Retrofit your deck with composite

Use finish-free materials to escape the maintenance monster

By Steve Maxwell

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Invisible anchors

With material as expensive and long-lasting as composites, you should consider an invisible fastener system. Although a clean, fastener-free surface is much nicer than one riddled with screw heads, there are two problems that most invisible fastener systems have in common. First of all, most are expensive. They’re also much slower to install than face-driven screws. The FastenMaster system I used isn’t any cheaper than others, but installation is very fast compared to others. It’s based on plastic clips that anchor to the underside of the deck boards with small, flathead woodscrews that are included in the box. Flip the deck board over, then drive longer screws through an angled hole in the edge of the clip and into the floor joist. Clips on the next board interlock with those on the ones you just screwed down. From then on, you simply drive the long, angled screws into the outer edges of the deck boards only. Each clip includes a flange that ensures consistent spacing. Also, since the screws that anchor the clips to the underlying floor joists are angled, they automatically pull the deck boards tight to the previously installed row. Each clip also raises the deck board 3/16″ off the top of the floor joists, ensuring fast evaporation of rainwater.

Plugged in

There comes a point when even the best invisible fastener system can’t be used. In my case, this was at the outer edge where the bullnosed deck board overhangs the edge of the deck, and on the last course of boards along the wall of the house, where there isn’t enough room to drive the angled anchoring screws. My solution for both these situations is the same: counterbored galvanized deck screws driven down into the underlying floor joists, then covered with tapered plugs made from Trex. I used a plug cutter to make the plugs and glued them in place with weatherproof adhesive.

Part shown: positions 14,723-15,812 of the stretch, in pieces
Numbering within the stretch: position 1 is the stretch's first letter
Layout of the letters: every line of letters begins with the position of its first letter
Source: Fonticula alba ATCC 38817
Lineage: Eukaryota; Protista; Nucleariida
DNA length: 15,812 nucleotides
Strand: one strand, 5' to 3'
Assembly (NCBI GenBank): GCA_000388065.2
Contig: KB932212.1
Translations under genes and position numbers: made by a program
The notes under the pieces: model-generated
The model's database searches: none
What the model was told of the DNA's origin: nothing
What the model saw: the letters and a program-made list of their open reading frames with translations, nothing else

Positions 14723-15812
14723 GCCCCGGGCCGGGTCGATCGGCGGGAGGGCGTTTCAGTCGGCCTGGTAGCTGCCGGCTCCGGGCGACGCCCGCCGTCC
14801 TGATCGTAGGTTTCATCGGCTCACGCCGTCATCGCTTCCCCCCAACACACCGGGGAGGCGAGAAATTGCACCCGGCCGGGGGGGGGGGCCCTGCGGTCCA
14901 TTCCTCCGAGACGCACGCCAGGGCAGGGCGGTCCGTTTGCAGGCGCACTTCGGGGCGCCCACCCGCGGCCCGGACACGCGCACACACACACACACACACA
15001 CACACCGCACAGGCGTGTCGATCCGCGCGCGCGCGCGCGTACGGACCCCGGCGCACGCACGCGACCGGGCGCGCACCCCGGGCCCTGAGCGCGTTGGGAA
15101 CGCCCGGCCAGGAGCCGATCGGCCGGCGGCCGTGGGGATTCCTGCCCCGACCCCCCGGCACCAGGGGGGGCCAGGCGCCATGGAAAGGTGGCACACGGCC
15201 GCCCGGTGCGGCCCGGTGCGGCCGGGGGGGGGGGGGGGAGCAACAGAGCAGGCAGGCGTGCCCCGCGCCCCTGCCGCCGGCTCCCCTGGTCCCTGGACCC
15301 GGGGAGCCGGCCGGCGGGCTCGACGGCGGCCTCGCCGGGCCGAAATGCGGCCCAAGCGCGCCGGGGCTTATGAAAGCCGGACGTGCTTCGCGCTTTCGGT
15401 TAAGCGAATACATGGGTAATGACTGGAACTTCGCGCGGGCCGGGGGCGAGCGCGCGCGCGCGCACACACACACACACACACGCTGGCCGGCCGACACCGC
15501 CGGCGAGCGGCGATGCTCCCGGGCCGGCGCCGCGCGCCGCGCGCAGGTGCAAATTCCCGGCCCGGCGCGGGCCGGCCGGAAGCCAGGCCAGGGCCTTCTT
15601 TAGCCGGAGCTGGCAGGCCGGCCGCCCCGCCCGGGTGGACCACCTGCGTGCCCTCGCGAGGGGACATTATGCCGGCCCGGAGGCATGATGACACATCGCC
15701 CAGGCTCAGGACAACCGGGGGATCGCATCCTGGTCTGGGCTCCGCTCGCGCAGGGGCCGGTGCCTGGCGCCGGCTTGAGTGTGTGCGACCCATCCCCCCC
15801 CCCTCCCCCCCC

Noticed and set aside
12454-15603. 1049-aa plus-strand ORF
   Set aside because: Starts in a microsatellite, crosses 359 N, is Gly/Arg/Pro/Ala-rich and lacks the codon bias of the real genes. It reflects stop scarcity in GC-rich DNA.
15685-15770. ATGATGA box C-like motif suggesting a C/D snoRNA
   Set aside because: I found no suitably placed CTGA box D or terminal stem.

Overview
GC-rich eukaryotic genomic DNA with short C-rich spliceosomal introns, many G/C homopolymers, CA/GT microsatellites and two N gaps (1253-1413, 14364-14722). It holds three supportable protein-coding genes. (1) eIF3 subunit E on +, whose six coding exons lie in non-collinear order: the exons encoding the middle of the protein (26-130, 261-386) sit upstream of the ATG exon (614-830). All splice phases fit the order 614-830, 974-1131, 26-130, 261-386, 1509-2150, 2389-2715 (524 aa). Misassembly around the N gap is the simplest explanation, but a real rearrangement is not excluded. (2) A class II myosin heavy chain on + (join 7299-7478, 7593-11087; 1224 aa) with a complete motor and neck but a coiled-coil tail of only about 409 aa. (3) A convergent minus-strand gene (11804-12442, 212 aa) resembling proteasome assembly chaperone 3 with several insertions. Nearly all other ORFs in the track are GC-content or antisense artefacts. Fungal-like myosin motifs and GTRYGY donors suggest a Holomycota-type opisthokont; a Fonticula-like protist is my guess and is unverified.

When making the plugs, you need to cut strips of the material so they’re as thick as the plugs will be. When you cut plugs this way on the drillpress, they’ll break away from the rest of the material as they’re cut, with the wood grain pattern on the bottom surface. Stop the drillpress, pull out the plug with your fingers, then start the machine and cut another plug. This process takes longer than cutting wooden plugs from a thicker block (then cutting them free afterward as a group), but it’s the only way to preserve the superficial wood grain on composites.

Added touch

Routed details add so much beauty and they take so little time. (In my opinion, these deck details are not used often enough.)

I have three routed profiles on my deck: a 1 1/2″-thick bullnose on all overhanging edges, a 45º chamfer on all board ends, and a 3/16″ radius milled onto long edges, to re-establish the factory-rounded profile whenever it was cut off while making boards narrower on the tablesaw.


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